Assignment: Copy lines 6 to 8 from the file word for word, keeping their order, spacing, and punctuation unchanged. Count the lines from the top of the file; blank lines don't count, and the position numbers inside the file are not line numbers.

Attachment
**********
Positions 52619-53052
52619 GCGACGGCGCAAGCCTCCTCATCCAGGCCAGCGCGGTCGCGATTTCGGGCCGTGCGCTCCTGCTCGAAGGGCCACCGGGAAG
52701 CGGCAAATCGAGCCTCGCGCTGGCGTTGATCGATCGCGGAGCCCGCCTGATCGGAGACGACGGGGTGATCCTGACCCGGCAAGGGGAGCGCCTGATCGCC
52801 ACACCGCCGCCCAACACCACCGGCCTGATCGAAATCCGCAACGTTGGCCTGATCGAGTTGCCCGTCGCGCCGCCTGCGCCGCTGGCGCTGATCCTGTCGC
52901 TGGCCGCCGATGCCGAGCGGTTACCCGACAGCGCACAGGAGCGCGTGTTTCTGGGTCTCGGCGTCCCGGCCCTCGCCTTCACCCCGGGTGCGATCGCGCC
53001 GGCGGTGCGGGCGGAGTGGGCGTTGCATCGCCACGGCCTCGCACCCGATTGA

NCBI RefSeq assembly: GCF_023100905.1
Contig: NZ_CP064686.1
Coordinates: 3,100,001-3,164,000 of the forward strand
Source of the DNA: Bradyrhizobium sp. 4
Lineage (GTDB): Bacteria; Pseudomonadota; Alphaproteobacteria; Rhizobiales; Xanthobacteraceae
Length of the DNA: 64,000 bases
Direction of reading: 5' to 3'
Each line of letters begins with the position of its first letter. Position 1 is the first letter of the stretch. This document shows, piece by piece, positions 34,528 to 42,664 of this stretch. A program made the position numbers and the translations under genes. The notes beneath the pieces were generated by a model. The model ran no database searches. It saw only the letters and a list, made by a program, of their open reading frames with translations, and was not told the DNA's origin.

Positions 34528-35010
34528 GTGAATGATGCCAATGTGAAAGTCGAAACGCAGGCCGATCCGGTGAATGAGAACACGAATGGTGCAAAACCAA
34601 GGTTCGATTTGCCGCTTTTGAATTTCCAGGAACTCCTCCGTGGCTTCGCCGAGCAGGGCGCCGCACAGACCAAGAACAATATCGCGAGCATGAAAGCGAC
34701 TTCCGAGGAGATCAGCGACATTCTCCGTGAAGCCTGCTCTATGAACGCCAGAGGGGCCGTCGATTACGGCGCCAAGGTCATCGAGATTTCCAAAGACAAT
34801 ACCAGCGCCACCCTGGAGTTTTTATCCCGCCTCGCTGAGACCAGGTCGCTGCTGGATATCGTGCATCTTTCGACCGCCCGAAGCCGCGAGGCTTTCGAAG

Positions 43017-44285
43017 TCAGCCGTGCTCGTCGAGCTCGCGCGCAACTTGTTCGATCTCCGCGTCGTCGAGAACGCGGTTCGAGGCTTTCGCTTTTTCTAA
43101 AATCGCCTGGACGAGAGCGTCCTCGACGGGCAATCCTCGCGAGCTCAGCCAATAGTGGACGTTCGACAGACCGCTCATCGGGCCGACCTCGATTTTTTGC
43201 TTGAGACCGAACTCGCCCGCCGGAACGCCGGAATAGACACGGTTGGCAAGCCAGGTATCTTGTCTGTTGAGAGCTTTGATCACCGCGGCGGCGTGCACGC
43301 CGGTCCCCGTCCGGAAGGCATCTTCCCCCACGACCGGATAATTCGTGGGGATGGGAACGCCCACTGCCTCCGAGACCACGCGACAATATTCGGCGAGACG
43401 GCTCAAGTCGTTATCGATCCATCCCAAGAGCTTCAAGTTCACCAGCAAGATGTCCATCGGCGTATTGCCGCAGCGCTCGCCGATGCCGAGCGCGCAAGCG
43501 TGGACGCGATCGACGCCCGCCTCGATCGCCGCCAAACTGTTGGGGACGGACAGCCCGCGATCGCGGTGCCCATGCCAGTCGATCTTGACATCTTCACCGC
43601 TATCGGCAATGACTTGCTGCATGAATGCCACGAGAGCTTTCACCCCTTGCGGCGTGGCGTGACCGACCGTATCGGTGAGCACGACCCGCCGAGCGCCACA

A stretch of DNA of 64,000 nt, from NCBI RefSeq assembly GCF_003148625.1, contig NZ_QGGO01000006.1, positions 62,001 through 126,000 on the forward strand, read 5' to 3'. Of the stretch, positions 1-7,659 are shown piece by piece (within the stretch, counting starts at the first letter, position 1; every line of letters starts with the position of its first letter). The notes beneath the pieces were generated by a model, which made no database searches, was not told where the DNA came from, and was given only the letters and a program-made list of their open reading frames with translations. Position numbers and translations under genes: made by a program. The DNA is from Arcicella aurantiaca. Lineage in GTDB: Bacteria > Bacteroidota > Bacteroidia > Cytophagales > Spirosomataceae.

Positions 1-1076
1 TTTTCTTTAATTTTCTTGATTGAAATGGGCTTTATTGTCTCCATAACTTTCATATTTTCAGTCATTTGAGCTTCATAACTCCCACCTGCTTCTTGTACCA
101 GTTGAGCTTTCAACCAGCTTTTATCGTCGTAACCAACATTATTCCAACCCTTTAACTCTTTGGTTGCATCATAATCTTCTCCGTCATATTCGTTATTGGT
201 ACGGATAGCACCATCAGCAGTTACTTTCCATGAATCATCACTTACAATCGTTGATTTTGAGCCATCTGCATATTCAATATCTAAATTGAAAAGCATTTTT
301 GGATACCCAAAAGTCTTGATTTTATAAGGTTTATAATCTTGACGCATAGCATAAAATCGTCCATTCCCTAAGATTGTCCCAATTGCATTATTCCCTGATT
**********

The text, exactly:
53001 GGCGGTGCGGGCGGAGTGGGCGTTGCATCGCCACGGCCTCGCACCCGATTGA

NCBI RefSeq assembly: GCF_023100905.1
Contig: NZ_CP064686.1